Dr. Scott Petrie, Long Point Waterfowl Executive Director
Dr. Dave Ankney, University of Western Ontario
Phragmites australis is a large perennial rhizomatous reed that competes with other wetland plants. While it has coexisted with North American plants for over 3,000 years, it has expanded rapidly over the last few decades. Although Phragmites stands provide important habitat for several wildlife species in Europe, the effects of large invasive Phragmites stands on lower Great Lakes wildlife has not yet been investigated. Rapid expansion of monotypic Phragmites stands may change the structure and function of lower Great Lakes coastal marshes. Thus, habitat availability and/or suitability may be compromised for many wetland dependent wildlife species, some of which may already be threatened. Further, the recent expansion of an exotic genotype of Phragmites australis throughout many coastal wetlands of the lower Great Lakes has caused concern that it will reduce floral and faunal biodiversity. Few studies, however, have actually documented use of exotic Phragmites stands by wildlife.
In order to make informed management decisions regarding the spread of Phragmites australis at Long Point, it was necessary to evaluate wildlife use of Phragmites and adjacent wetland habitats. Doing so enabled us to determine if the spread of Phragmites was compromising the suitability of coastal marshes for certain species of birds, mammals or amphibians. Thus, during 2001 and 2002, we surveyed the bird, amphibian, and small mammal communities in various-sized stands of Phragmites, Typha spp., and marsh meadow.
During spring 2001, 55 survey stations at 3 study areas (Crown Marsh, Long Point Provincial Park, & Long Point Company), were set up to monitor bird habitat-use.
Each 25 m radius station was placed ³ 50 m from the marsh edge and ³ 250 m from other stations. Observations, made by standing on a
step-ladder, consisted of 5 minutes of song broadcast and 5 minutes of listening/observing. Each station was sampled 6 times annually during the summer, 2 times during the fall and winter, and once during the spring (see Meyer 2003).
Pitfall traps were used to quantify amphibians and small mammals within each of the habitat types at the 3 study areas. One trap line, with £ 5 pitfall traps, was set up within each habitat type. A trap line consisted of a line transect through the habitat type, in which the first pitfall trap was placed 3.5 m from the edge and subsequent traps were placed 20 m apart. Trapping was conducted between early May and late July each year.
Avian point counts showed that stands of exotic Phragmites had fewer rails, waterfowl, and breeding swamp sparrows (Melospiza georgiana) than did stands of Typha or marsh meadow. Large stands of exotic Phragmites, however, had a high abundance of Red-winged Blackbirds (Agelaius phoeniceus) and Common Yellowthroats (Geothlypis trichas) and provided habitat for Least Bitterns (Ixobrychus exilis), swallows (Family Hirundinidae), juvenile Swamp Sparrows, and Marsh Wrens (Cistothorus palustris). Use of exotic Phragmites by Virginia (Rallus limicola) and Sora rails (Porzana carolina) was limited to stand edges. Stand interiors of exotic Phragmites were used by Red-winged Blackbirds, Common Yellowthroats, and Tree Swallows (Tachycineta bicolor). Stands of exotic Phragmites did not affect migrating birds and may provide winter shelter for Black-capped Chickadees (Poecile atricapillus), American Tree Sparrows (Spizella arborea), and Dark-eyed Juncos (Junco hyemalis).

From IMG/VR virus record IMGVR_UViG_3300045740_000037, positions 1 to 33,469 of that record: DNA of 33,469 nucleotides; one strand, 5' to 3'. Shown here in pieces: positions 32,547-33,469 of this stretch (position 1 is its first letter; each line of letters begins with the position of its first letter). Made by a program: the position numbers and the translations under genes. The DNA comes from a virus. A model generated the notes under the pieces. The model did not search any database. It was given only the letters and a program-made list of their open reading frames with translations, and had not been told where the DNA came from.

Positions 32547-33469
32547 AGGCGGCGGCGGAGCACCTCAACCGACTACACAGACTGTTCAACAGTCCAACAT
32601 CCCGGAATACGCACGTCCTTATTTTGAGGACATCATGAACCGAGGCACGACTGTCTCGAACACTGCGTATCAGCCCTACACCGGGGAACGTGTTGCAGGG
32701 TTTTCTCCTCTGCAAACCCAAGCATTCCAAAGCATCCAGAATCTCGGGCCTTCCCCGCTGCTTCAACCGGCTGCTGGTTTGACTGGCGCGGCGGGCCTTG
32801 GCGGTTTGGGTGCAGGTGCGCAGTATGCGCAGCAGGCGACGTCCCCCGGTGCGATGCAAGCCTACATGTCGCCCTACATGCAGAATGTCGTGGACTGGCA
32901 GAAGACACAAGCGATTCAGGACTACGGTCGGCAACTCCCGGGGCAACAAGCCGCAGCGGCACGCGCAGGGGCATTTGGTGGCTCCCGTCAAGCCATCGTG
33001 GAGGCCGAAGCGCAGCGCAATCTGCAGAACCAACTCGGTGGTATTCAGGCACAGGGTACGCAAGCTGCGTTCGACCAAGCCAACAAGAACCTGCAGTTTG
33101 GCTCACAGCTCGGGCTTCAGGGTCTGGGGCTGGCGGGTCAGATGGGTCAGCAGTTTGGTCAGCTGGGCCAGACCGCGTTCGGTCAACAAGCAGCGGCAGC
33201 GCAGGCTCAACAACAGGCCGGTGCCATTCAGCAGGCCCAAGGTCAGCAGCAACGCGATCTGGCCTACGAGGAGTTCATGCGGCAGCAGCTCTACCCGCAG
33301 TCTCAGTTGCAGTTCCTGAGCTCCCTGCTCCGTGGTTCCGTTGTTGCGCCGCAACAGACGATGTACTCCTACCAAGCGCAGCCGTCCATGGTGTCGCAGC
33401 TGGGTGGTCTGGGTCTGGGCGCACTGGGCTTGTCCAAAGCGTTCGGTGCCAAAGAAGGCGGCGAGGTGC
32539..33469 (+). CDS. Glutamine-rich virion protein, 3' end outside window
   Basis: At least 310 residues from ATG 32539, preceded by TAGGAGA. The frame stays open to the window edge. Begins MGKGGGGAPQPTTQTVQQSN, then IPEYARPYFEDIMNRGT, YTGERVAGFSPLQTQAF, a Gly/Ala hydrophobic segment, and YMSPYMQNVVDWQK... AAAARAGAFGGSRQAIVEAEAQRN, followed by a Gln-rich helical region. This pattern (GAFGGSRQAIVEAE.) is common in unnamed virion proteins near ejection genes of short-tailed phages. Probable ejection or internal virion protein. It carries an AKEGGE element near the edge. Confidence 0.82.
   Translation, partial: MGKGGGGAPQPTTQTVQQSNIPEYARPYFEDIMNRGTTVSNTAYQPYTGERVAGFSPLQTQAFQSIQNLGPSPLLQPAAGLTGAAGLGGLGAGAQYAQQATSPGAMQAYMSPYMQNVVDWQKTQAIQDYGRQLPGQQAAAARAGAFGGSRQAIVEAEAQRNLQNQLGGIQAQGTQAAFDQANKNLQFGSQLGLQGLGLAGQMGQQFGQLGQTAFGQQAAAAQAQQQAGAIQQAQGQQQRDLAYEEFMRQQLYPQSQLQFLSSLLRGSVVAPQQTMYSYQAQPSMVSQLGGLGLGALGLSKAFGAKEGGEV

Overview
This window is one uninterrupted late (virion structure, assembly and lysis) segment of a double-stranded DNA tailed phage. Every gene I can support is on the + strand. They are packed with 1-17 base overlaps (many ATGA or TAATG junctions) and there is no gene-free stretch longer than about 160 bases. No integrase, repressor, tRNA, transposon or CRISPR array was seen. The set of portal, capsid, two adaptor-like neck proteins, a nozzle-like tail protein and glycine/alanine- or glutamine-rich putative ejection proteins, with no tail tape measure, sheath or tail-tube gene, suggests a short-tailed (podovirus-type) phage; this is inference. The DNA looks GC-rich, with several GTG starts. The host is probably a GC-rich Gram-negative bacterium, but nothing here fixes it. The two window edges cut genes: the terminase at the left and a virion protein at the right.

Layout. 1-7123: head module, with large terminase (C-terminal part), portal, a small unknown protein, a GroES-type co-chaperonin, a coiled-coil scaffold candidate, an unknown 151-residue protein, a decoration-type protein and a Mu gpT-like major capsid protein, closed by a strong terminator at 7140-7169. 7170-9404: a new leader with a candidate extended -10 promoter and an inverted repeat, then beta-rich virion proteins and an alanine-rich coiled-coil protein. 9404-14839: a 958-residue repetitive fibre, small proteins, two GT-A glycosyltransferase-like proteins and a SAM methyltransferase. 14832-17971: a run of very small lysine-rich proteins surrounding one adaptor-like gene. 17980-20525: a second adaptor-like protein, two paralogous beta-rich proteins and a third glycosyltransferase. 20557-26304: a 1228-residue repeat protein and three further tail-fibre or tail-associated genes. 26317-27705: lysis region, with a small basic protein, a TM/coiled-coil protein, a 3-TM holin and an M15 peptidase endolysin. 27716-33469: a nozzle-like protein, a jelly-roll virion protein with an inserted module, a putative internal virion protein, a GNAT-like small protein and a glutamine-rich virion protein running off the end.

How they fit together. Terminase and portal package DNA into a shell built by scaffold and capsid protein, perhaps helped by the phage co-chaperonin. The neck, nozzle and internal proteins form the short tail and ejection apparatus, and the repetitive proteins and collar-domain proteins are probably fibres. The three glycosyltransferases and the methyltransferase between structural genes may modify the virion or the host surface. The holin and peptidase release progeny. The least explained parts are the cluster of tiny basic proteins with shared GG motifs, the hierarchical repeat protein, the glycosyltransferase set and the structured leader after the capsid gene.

Pitfall traps showed that Fowlers toads (Bufo woodhousii fowleri) did not use large stands of exoticPhragmites and use by northern leopard frogs (Rana pipiens) was limited. Small stands of exoticPhragmites had more amphibians [primarily juvenile toads (Bufo spp.)] than did small stands of Typha and marsh meadow in mid-summer. Interior traps in large stands of exotic Phragmites had fewer amphibians than did edge traps in Phragmites and traps in Typha and marsh meadow. Species richness of amphibians, however, was similar in all three habitats. Overall, all small stands, regardless of habitat type, had more individuals and higher species richness of amphibians than did large stands.
Although only four species of small mammals were captured, large stands of exotic Phragmites had higher abundance and species richness of small mammals than did large stands of Typha and marsh meadow.
Conclusions & Implications
Continued expansion of large stands of exotic Phragmites in coastal marshes at Long Point may negatively affect Swamp Sparrows, rails, waterfowl, northern leopard frogs, and Fowler’s toads, but may benefit Least Bitterns, Red-winged Blackbirds, warblers (Family Parulidae), meadow voles, and shrews. However, given the current distribution of exotic Phragmites stands at Long Point and its current rate of expansion (50 % per year; Wilcox et al., 2003), management options may be warranted in order to preserve habitat heterogeneity. Because this study was conducted during low water levels, we recommend that studies continue to investigate use of Phragmites by vertebrates, particularly waterfowl, rails, bitterns, Fowler_s toads, green frogs, and bullfrogs during higher water levels. These studies, in conjunction with a management strategy focused on interspersion of habitats, will maintain wetland integrity at Long Point and increase understanding of the effects of Phragmites expansion on these animals.